By Jim Garamone
American Forces Press Service
The document released here today is the first revision since 2004 of the ways and means that the military will advance
national interests. It builds on the 2010 National Security Strategy and the objectives in the latest Quadrennial Defense Review. U.S.
“Our military power is most effective when employed in support and in concert with other elements of power as part of whole-of-nation approaches to foreign policy,” Navy Adm. Mike Mullen, chairman of the Joint Chiefs of Staff, wrote in the strategy. “This strategy is designed to meet the expectations of the American people that their military reflect the best of this great nation at home and abroad.”
Changing leadership in this whole-of-nation concept is key to the strategy. “This strategy acknowledges the need for military leadership that is redefined for an increasingly complex strategic environment,” it says. Military leadership will emphasize mutual responsibility and respect and will require a full spectrum of leadership approaches – facilitator, enabler, convener and guarantor.
The National Military Objectives are designed to counter violent extremism, deter and defeat aggression, strengthen international and regional security and shape the future force.
Violent extremism directly threatens Americans, their way of life, and
’s vital interests, the strategy says. Al-Qaida is the main group, and it remains a threat. The military will continue to work with NATO and allies in America to pursue the Taliban, strengthen the Afghan government, and train and equip Afghan security forces. Afghanistan
Violent extremists work in other parts of the globe from
to Colombia and Indonesia to Chechnya . The international community must address the root cause of driving people toward extremism, the strategy says. Operations to kill terrorists buy time but aren’t decisive, it says. Somalia
“We must continue to support and facilitate whole-of-nation approaches to countering extremism that seek and sustain regional partnerships with responsible states to erode terrorists’ support and sources or legitimacy,” the strategy says.
Deterrence is not just a strategy left over from the Cold War. As long as nuclear weapons exist, the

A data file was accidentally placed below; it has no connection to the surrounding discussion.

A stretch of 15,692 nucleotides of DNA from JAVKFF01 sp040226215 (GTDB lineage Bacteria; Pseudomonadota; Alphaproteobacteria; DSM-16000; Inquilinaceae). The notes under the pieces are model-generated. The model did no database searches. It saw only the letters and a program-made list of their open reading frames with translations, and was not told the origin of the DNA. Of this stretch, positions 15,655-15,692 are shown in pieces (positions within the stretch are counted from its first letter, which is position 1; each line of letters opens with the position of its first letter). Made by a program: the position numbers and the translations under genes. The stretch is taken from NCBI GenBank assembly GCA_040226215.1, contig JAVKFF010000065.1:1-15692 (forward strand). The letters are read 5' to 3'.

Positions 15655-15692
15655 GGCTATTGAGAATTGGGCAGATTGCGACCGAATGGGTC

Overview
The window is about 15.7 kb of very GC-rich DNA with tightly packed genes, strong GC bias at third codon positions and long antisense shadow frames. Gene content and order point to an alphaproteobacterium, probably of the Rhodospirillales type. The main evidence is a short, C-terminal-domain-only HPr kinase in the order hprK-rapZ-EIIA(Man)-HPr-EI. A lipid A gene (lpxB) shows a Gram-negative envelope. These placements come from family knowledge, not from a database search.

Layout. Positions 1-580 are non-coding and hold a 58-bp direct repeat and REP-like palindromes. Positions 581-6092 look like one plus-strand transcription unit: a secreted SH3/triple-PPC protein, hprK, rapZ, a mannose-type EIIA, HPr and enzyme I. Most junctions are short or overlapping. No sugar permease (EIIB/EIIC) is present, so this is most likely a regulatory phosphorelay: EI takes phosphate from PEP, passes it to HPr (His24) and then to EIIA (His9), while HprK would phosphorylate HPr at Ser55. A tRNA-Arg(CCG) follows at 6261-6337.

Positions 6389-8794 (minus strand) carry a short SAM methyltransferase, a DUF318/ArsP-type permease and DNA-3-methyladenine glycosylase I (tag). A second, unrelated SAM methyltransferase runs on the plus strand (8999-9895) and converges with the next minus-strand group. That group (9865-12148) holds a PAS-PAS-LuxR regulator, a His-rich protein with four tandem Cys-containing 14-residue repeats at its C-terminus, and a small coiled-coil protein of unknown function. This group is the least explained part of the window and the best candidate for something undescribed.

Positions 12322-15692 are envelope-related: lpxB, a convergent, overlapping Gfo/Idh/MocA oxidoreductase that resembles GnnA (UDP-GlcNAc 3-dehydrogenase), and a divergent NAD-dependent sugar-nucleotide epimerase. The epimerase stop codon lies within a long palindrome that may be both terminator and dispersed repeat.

must maintain a credible deterrence force against weapons of mass destruction. United States
But deterrence doesn’t always work, and the military mission must remain to fight and win wars. The
must counter potential adversaries with anti-access and other strategies that include defending space and cyberspace. United States
The biggest change in the strategy is the emphasis on strengthening international and regional security. Under the revision, the
can stand alone if needed, but the strategy sees the future in coalitions. United States forces will remain globally positioned, and be able to use foreign bases, ports and airfields. U.S.
will continue to work with responsible countries and in alliances. NATO will remain its bedrock alliance, but Americans will work with the African Union, the Association of Southeast Asian Nations and other groups to promote military-to-military relations. United States
A senior military official speaking on background said the Asia-Pacific will be of greater importance. “There are two rising powers –
and India – and a number of regionally powerful nations,” he said. China
There may be a migration of
capabilities in the region. “That may not necessarily mean more troops, but the distribution may change,” he said. U.S.
People are the beating heart that put sinews into the strategy. “To shape the future force, we must grow leaders who can truly out-think and out-innovate adversaries while gaining trust, understanding and cooperation from our partners in an ever more complex and dynamic environment,” the strategy says.
Leaders must be flexible, agile and adaptable, it says.
The strategy also reminds that nations incur a debt to those who serve. “Just as our service members commit to the nation when they volunteer to serve, we incur an equally binding pledge to return them to society as better citizens,” it says. “We must safeguard service members’ pay and benefits, provide family support and care for our wounded warriors.”